HE WAS standing there alone playing guitar in front of a wall assembled from metal cages with chained drums, percussion and other music-making instruments. There were also two guitars in a wooden box and on the sides a piano as well as bottles with differing levels of liquid in wooden boxes. While there was only one man on stage, he was making the amazing sound of an entire orchestra. It was Pat Metheny, renowned jazz guitarist and composer, who came to Bratislava on February 26 to introduce his Orchestrion project.
“You guys probably think I am very strange,” said Metheny to the audience after the first part of his concert. “And you’re right. But this whole project and all the instruments you see up here are a dream of mine as a nine-year old boy. My grandfather had a player piano in his basement, one of those old mechanical pianos, and I loved it. Always I was curious about it and … I had an idea to look at it in my own personal way. This is a sort of what is happening here tonight.”
The Orchestrion project represents a conceptual direction that merges an idea from the late 19th and early 20th centuries with technologies from today to create a new, open-ended platform for musical composition, improvisation and performance, Metheny writes on his website. ‘Orchestrionics’ is the term he uses to describe the method of developing ensemble-oriented music using acoustic and acousto-electric musical instruments that are mechanically controlled in a variety of ways, using solenoids and pneumatics.
With a guitar, pen or keyboard he is able to create a detailed compositional environment or a spontaneously developing improvisation, with the pieces performed on this particular evening leaning toward the compositional side of the spectrum. On top of these layers of acoustic sound, Metheny added his conventional electric guitar playing as an improvised component.
But as he said, he has tried writing about it, talking about it and telling people about it and nobody really understands what he is talking about until they hear it and see it.
Metheny started the concert in Bratislava with just his solo guitar music in front of a red curtain performing songs from his recent albums. He also played his 42-string Pikasso guitar, a custom-made harp guitar. This chamber music was just the intro and only afterwards did the entire Orchestrion emerge from behind the curtain. And only then did the real whirlpool of music begin with drumsticks automatically striking drums, keyboards being pressed without fingers, and other instruments playing ‘alone’ like in a haunted house.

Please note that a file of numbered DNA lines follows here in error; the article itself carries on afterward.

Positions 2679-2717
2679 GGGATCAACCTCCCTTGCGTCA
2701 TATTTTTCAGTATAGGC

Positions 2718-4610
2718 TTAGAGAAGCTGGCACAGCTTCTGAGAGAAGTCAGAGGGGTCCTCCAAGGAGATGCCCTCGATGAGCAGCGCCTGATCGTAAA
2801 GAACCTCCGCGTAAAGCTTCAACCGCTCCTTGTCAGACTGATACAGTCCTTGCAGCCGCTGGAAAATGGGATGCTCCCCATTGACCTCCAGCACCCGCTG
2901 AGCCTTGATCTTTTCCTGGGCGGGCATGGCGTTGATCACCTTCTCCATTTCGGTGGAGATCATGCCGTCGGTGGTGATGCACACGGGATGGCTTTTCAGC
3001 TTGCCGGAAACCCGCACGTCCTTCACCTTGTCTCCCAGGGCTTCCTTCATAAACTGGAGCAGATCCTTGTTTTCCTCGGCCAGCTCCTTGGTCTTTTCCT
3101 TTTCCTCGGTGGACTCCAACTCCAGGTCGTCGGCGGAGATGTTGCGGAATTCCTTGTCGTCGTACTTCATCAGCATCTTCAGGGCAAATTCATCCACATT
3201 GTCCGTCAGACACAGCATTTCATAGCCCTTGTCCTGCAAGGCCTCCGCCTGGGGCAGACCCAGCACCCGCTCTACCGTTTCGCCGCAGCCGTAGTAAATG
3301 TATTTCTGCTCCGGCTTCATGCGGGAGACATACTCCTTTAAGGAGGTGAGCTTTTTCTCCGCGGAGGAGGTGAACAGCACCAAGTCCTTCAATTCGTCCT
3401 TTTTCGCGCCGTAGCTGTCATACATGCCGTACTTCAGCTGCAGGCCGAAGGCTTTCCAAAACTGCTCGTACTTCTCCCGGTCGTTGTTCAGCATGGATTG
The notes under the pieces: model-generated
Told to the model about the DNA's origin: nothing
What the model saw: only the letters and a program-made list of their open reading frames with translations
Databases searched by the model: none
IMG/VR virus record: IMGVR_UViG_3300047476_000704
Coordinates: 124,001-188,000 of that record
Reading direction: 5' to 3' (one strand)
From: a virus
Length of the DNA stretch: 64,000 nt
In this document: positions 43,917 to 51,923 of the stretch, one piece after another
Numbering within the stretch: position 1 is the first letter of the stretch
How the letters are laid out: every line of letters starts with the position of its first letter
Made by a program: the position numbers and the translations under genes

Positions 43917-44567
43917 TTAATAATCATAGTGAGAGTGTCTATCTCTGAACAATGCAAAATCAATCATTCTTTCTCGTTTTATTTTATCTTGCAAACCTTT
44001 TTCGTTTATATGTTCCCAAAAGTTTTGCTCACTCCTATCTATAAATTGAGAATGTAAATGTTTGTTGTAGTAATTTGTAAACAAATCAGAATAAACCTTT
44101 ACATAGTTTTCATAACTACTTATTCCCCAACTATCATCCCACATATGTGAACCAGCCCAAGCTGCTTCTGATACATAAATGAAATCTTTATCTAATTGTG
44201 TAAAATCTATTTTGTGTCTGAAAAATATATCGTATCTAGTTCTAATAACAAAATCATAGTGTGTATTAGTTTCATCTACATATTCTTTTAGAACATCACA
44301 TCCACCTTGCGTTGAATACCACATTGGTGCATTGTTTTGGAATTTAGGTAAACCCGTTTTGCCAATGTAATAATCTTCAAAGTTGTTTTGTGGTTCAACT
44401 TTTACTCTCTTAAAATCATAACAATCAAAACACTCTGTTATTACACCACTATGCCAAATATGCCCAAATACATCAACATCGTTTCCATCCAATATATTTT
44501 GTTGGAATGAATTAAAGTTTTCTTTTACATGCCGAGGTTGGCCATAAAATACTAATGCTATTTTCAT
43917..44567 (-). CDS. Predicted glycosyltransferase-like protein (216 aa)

“Everybody wants to know how this works,” said Metheny to the audience. “It’s very hard to explain. I talked to few journalists before the concert and it took me two hours to explain it. It is really complicated and it sort of doesn’t matter.”
And he is right. It is ‘what it is’. It does not matter how Metheny is making the whole Orchestrion play the music he wants it to, or how is it possible that he can improvise along with this whole mechanical music machine.
Metheny has not replaced live musicians to save on wages because of the economic crisis. He is fulfilling his dream and he says he has never really understood why the idea of ‘player instruments’ or mechanical instruments has disappeared. It is impossible to say whether his Orchestrion plays better or worse than live musicians – it just plays differently.
Metheny played cuts from his album Orchestrion released at the end of January as well as from his earlier recordings which showed off all the musical and visual facets of his Orchestrion. As the instruments were playing, apart from the sounds and light they were producing, it was also pleasure to watch the movements of the various instruments of his Orchestrion, especially the bottle organs.
Metheny showed again that he is an exceptional musician and that after performing for decades in his music career he still receives immense pleasure playing music as well as playing with it. It did not matter if no one understood how his Orchestrion worked. Metheny gave Bratislava more than two hours of beautiful and energising music and demonstrated that it is worth following one’sdreams.
8. Mar 2010 at 0:00 | Jana Liptáková